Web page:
Blue-Footed Reading

I will miss Galápagos. It was a nice-looking book. It had a blue cover featuring a pair of blue-footed boobies. Inside, there was a page with a picture of an iguana. A previous reader had colored it in prettily using two different colored pencils. The world’s next Renoir, no doubt.

As for the story, I was not quite as impressed.

Galápagos by Kurt Vonnegut

Grade: B

Galápagos is about a group of people who sign up for a tour of the Galápagos Islands, made famous by the great Charles Darwin, and who end up as participants in a new era of human evolution. How will a million years in the Galápagos change homo sapiens? His brain will shrink and his hands will turn into flippers and that, says Vonnegut, may be for the best. You can’t make big weapons without a big brain nor can you wield them with flippers.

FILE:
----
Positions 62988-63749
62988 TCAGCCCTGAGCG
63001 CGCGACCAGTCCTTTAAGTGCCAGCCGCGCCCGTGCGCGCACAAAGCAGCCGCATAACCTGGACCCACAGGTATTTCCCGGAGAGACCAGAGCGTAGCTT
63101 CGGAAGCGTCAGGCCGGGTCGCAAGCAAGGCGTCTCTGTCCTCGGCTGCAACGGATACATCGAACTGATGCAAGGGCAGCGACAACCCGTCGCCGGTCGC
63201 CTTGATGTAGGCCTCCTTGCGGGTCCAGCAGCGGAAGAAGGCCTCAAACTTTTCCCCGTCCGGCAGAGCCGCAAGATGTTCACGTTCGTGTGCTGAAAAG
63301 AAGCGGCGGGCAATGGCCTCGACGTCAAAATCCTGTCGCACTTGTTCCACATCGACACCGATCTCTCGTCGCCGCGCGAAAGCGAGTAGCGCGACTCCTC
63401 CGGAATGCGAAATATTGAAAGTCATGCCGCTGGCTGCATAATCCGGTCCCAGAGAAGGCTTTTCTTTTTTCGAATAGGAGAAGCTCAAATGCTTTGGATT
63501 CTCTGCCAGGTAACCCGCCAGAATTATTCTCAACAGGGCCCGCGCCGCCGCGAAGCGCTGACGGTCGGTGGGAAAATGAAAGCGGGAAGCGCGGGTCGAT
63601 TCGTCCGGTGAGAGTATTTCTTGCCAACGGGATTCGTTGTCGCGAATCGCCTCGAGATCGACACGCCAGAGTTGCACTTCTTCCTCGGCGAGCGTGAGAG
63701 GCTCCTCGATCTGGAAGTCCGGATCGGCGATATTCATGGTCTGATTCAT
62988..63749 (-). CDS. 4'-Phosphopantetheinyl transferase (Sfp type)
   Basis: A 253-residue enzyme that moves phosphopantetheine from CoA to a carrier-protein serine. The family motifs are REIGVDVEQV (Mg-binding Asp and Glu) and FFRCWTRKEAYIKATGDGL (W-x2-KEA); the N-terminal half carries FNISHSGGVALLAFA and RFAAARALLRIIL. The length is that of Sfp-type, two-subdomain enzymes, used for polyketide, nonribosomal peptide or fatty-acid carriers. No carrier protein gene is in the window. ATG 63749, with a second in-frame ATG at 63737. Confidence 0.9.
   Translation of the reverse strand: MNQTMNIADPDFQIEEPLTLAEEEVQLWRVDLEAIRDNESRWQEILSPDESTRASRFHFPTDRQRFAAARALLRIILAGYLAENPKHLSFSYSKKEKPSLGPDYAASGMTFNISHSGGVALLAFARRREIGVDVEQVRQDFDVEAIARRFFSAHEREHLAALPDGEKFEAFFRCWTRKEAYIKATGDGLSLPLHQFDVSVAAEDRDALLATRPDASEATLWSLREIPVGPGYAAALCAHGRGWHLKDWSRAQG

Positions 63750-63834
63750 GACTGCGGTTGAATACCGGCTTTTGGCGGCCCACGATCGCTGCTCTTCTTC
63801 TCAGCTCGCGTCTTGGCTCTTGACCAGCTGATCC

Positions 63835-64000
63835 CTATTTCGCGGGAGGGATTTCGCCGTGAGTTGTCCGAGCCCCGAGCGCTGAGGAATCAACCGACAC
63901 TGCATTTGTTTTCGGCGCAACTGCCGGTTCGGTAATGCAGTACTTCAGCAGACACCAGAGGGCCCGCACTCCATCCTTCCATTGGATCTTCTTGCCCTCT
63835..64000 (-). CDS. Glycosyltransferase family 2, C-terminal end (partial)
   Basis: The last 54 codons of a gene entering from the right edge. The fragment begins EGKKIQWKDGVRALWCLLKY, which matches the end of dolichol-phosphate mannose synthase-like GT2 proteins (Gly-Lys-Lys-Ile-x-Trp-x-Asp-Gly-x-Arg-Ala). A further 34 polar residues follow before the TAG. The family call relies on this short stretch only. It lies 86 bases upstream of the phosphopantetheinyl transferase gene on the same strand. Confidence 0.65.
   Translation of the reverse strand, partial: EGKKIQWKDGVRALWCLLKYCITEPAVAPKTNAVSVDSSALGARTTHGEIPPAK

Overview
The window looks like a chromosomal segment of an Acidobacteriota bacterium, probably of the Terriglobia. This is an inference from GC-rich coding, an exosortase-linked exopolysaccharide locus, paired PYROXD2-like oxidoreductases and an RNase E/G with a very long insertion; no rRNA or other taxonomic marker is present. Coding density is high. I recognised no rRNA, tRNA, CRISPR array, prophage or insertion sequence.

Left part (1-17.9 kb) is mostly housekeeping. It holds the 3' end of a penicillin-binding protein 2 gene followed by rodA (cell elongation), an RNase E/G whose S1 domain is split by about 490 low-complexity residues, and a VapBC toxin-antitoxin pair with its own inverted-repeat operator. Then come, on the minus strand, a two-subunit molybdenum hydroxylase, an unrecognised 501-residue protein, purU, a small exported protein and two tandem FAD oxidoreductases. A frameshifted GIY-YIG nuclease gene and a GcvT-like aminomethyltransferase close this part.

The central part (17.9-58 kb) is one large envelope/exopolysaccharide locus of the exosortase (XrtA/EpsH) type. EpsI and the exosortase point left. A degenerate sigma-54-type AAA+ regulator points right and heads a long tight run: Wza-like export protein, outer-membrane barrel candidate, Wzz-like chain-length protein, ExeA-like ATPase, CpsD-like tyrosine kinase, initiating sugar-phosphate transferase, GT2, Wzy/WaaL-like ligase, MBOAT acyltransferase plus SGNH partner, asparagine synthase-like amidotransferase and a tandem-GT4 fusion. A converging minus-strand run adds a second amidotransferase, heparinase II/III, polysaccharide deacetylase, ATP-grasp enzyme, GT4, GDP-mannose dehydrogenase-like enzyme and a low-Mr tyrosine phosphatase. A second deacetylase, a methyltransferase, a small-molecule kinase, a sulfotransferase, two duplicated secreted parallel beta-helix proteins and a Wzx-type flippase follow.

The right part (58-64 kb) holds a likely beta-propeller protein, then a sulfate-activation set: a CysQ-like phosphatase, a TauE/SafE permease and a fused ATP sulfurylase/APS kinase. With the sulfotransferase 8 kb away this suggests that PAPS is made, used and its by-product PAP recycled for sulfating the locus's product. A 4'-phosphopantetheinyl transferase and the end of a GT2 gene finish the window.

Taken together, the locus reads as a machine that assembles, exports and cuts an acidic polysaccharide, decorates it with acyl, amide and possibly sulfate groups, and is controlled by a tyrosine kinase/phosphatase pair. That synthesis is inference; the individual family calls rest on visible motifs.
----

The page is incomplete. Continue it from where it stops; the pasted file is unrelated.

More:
Vonnegut likes to flaunt his narrative omniscience. He often makes himself, the author, a character in his stories. He changed the formula for this book by making himself a ghost, the ghost of Kilgore Trout’s son. One way in which he showed his omniscience was by putting asterisks before the names of the soon-to-perish. If any of the characters had been likable, maybe that would have meant something, but all it did was ruin any chance of suspense. All in all, not Vonnegut’s best, but it contains some information about the Galápagos. The blue-footed booby is mentioned often (yay!)

I returned the book to the library this evening and replaced it with Bluebeard. We are down to the final three!

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